McKinney told investigators that he had been "planning a school shooting for a few weeks" and got Erickson involved in the plan, according to the affidavit.
McKinney said he "wanted the kids at the school to experience bad things, have to suffer from trauma like he has had to in his life," the affidavit said.
The court documents said McKinney and Erickson got three pistols and a rifle from a gun safe at Erickson's home on the morning of the shooting. The two students left the home in Erickson's car, storing the rifle in a guitar case and the pistols in a backpack, the affidavit said.
The suspects entered the STEM School – a K-12 school – through the middle school entrance, knowing "they would not be checked and could get anything past those doors," the affidavit said. They targeted a class near the entrance because "all of the kids they hated" would be in the classroom, the affidavit said.
When they arrived at the classroom, Erickson told investigators that he went inside and dropped off the guitar case in the back of the room. In the classroom, Erickson said he was sick and was sent to the school office with another student. At that point, Erickson planned to head to the office to report the planned shooting, the affidavit said, but he had a panic attack and went to the bathroom instead.
Erickson composed himself and headed to the office, but McKinney was waiting for him. McKinney "again threatened to kill Devon and other students which compelled Devon to not say anything," the affidavit said.
The two suspects returned to classroom No. 107 and split up, each covering a door, the affidavit said. Erickson said he went into the classroom and tried to warn someone but they weren't paying attention. He saw McKinney reaching for gun, so Erickson grabbed a Glock out of the guitar case and yelled at everyone to get down, the affidavit said.
Two students rushed Erickson and hit him, the affidavit said, "and that abrupt impact prompted the gun to go off." Erickson said he then let go of the Glock and tried to warn the students that McKinney had a gun and was trying to kill everyone, the affidavit said.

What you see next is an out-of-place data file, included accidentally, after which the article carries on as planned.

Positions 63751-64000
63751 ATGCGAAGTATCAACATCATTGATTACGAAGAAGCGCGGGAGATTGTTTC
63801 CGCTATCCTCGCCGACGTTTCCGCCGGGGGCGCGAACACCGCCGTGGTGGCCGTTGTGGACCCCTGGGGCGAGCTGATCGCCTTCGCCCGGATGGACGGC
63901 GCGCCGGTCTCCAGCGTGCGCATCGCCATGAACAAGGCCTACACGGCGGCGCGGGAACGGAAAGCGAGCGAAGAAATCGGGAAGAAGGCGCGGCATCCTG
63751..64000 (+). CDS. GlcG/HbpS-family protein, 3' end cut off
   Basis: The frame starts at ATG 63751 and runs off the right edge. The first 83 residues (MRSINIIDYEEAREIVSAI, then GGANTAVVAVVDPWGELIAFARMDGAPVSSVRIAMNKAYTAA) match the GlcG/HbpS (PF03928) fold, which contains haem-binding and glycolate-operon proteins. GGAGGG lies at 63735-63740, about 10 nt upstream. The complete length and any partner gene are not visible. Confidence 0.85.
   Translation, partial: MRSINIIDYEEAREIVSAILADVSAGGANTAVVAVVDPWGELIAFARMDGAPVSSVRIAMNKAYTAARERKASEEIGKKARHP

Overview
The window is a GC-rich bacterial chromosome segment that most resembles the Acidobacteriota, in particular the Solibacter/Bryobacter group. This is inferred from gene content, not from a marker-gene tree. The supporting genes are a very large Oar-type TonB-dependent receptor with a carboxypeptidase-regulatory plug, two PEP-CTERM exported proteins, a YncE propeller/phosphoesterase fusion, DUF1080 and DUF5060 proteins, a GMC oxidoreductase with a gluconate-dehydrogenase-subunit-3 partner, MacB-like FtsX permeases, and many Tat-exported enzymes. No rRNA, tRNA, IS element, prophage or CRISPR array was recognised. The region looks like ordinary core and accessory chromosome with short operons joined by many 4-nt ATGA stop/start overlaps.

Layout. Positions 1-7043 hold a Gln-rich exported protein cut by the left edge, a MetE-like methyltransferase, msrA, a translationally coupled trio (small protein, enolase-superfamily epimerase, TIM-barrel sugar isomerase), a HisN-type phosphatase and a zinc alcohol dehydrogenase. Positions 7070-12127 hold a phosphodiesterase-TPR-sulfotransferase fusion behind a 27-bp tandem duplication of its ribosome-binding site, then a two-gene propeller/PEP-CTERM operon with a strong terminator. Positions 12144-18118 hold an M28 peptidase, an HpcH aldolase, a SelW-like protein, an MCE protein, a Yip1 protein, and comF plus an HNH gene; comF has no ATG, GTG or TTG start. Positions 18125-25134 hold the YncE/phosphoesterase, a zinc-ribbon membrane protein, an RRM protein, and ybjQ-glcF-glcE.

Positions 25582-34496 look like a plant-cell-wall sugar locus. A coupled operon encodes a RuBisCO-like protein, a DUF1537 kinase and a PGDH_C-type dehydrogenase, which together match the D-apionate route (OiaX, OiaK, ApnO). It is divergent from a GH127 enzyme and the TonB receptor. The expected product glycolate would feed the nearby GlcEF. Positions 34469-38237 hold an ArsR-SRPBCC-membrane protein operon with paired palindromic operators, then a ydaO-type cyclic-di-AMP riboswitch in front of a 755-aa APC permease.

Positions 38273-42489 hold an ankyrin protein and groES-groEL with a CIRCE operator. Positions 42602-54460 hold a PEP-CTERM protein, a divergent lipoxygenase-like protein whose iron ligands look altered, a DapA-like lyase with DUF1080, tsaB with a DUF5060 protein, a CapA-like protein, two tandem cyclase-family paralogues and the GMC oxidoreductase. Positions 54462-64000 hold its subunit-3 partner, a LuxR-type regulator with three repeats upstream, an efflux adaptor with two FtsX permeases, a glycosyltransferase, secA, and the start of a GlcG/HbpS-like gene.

"Devon described being in shock and stated he didn't want anyone to get shot," the affidavit said.
McKinney told investigators that he had planned to commit suicide after the shooting but "he didn't know how to work the safety [on a gun] and isn't familiar with guns," the affidavit said. Instead, an armed security guard ordered McKinney to the ground and McKinney was taken into custody.
As the shooting unfolded, a school security guard, Shamson Sundara, fired his gun and mistakenly shot and wounded two student bystanders, who were in a classroom.
While Sundara had detained and disarmed one of the alleged shooters, he was also prohibited from carrying a weapon on campus, per his employment contract with the school.
After he detained the one suspect, he saw a person in street clothes round a corner of a hallway and he spotted the muzzle of a gun. Sundara fired two shots toward the person, who turned out to be a plainclothes deputuy. The shots missed the deputy and went through the wall of a classroom, where they struck the two students, who suffered non-life threatening injuries.
Sundara was ordered to complete community service as part of a diversion program but he will not face jail time, the 4th Judicial District Attorney's Office announced last month.
In the wake of the shooting, a special Colorado legislative committee was formed over the summer to address school safety. Douglas County commissioners also approved up to $3 million to hire as many as 16 extra school resource officers across the county. The commissioners also voted to redirect a total of $10 million toward public school safety and additional mental health services for students and staff.
Last month, Kendrick Castillo's parents and one of the students who helped tackle a shooter filed claims against the STEM School, alleging administrators missed warning signs that could have prevented the shooting, the Denver Post reported.